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Concern over CCTV upkeep in Westport


‘NOT GOOD ENOUGH’ Cllr Christy Hyland.

Anton McNulty

A COUNCILLOR has expressed grave concerns that if a serious incident occurred in Westport it may not be captured on CCTV due to the number of cameras not working.
Speaking at yesterday’s monthly meeting of the Westport/Belmullet Municipal District, Cllr Christy Hyland said cameras which are the responsibility of Mayo County Council were not working at a number of locations in the town.
It emerged that an incident where a car which was damaged in a Westport car park last week was not captured by a nearby camera because it was not working.
Cllr Hyland said that he became aware that gardaí looking for information on crimes were unable to count on these cameras and expressed concern that there was no sign of them being fixed.
“It was brought to my attention that there was a car damaged in town recently and the camera in the car park was not working. The gardaí would have been able to identify a culprit if the camera was working.  
“The Garda CCTV system is up and running but there are council cameras which are not working and it is is not good enough. It is something we have to be on top of all the time because God forbid anyone was attacked and the camera which could have told the story was not working. We would not be happy if it was a loved one belonging to us and we saw what happened above in Offaly with the awful murder of Ashling Murphy,” he said.
The council CCTV system is separate from the 17 CCTV cameras located around the town which are operated by An Garda Siochána.

Cllr Hyland also criticised the bureaucracy involved in getting approval for a CCTV system in towns and said it was going too far.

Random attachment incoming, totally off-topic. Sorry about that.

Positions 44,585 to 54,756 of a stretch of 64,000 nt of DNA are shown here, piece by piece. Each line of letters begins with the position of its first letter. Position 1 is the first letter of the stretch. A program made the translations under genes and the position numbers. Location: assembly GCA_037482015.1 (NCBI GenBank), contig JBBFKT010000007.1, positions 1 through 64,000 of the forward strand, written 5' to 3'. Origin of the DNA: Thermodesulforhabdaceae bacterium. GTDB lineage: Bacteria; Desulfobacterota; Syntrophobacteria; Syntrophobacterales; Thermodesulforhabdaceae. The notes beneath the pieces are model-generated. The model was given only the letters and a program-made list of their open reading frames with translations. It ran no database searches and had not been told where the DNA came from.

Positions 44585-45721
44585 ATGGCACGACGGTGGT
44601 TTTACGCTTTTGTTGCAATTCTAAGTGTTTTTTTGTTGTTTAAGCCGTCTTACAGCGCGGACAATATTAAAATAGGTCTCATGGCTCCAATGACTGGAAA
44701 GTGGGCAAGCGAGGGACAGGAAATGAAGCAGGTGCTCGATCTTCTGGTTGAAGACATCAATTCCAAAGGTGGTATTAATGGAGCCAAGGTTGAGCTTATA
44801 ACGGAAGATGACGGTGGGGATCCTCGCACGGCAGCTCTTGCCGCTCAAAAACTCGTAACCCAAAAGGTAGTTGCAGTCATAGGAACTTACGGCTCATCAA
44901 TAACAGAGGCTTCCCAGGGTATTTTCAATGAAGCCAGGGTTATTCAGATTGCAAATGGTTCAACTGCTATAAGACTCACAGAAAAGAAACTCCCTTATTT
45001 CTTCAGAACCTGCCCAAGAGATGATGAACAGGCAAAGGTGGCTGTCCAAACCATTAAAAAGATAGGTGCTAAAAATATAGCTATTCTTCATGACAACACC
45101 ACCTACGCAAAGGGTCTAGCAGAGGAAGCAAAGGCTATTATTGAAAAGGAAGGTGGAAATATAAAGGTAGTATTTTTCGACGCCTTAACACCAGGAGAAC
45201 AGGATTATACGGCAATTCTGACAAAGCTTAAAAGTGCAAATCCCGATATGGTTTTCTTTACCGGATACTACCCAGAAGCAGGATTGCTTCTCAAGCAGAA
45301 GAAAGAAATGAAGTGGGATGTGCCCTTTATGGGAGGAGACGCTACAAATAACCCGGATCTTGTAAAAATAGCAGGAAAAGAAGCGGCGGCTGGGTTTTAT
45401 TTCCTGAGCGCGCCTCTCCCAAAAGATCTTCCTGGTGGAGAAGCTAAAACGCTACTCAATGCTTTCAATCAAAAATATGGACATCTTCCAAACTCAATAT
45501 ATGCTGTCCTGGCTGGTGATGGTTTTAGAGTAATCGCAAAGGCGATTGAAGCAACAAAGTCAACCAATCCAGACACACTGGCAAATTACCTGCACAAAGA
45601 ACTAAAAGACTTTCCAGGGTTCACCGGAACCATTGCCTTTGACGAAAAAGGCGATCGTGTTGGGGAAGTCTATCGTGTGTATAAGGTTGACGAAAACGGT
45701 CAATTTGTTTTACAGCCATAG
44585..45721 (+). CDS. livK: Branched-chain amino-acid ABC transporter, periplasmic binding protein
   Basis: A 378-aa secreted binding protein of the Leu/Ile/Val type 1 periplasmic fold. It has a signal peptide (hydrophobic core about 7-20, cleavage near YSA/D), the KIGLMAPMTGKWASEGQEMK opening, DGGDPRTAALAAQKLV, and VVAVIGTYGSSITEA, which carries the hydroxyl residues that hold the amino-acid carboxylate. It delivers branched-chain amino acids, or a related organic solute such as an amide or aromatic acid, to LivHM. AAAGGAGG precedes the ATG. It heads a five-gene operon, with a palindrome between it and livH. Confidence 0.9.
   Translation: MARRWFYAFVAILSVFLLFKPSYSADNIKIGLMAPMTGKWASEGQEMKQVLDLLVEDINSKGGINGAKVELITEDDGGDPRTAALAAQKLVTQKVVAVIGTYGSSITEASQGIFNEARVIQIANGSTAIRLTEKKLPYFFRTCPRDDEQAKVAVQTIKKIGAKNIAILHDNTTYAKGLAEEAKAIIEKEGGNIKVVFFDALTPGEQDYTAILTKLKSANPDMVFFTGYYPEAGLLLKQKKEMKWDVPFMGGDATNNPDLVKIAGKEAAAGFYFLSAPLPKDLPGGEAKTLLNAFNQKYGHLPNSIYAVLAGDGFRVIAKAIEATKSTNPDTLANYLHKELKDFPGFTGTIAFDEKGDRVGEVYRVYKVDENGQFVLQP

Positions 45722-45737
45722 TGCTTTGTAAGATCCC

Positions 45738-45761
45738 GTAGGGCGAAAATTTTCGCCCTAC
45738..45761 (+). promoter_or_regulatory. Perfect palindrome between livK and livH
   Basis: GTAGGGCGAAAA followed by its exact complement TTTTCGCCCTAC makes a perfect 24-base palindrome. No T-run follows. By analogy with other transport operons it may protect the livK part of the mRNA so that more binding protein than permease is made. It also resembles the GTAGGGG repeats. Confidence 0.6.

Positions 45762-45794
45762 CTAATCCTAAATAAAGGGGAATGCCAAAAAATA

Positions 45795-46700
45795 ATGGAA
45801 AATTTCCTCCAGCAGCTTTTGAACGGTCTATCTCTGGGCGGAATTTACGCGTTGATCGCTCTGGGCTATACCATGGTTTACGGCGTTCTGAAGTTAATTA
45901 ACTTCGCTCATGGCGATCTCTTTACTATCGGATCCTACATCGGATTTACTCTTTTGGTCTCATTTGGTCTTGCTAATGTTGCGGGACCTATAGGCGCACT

“At times in this country we go over the top because they have GDPR in France and Germany and they don’t have half the nonsense we have here. It is ridiculous where people want to put funding in to protect their own people and bureaucracy prevents them. Monsignor Horan built an airport in two years and here we are fiddling around talking about budgets for CCTV.
“It is terrible and how would any of us feel if anyone belonging to us was attacked and the CCTV not working,” he added.
Director of Services, Catherine McConnell, said the council would look at the broken cameras which are in their control but stressed that they may not have the budget for their maintenance and upkeep.
She said this was a problem because funding is available to install a CCTV system but there is uncertainty over who maintains the cameras into the future.
“There is money available for the initial purchase but there is no clarity as to who is responsible for their management and upkeep on an ongoing basis,” she said while adding the issue of GDPR was one which was off-putting for local authorities.
“Local authorities are the only body which can be the data control body and that brings its own issues and areas of concern which local authorities are reluctant to get involved in. The bureaucracy is the main thing which is stymieing any new CCTV cameras and I understand there is a discussion nationally about changing the data controller obligations because, really and truly, local authorities being the data controller makes little since,” she said.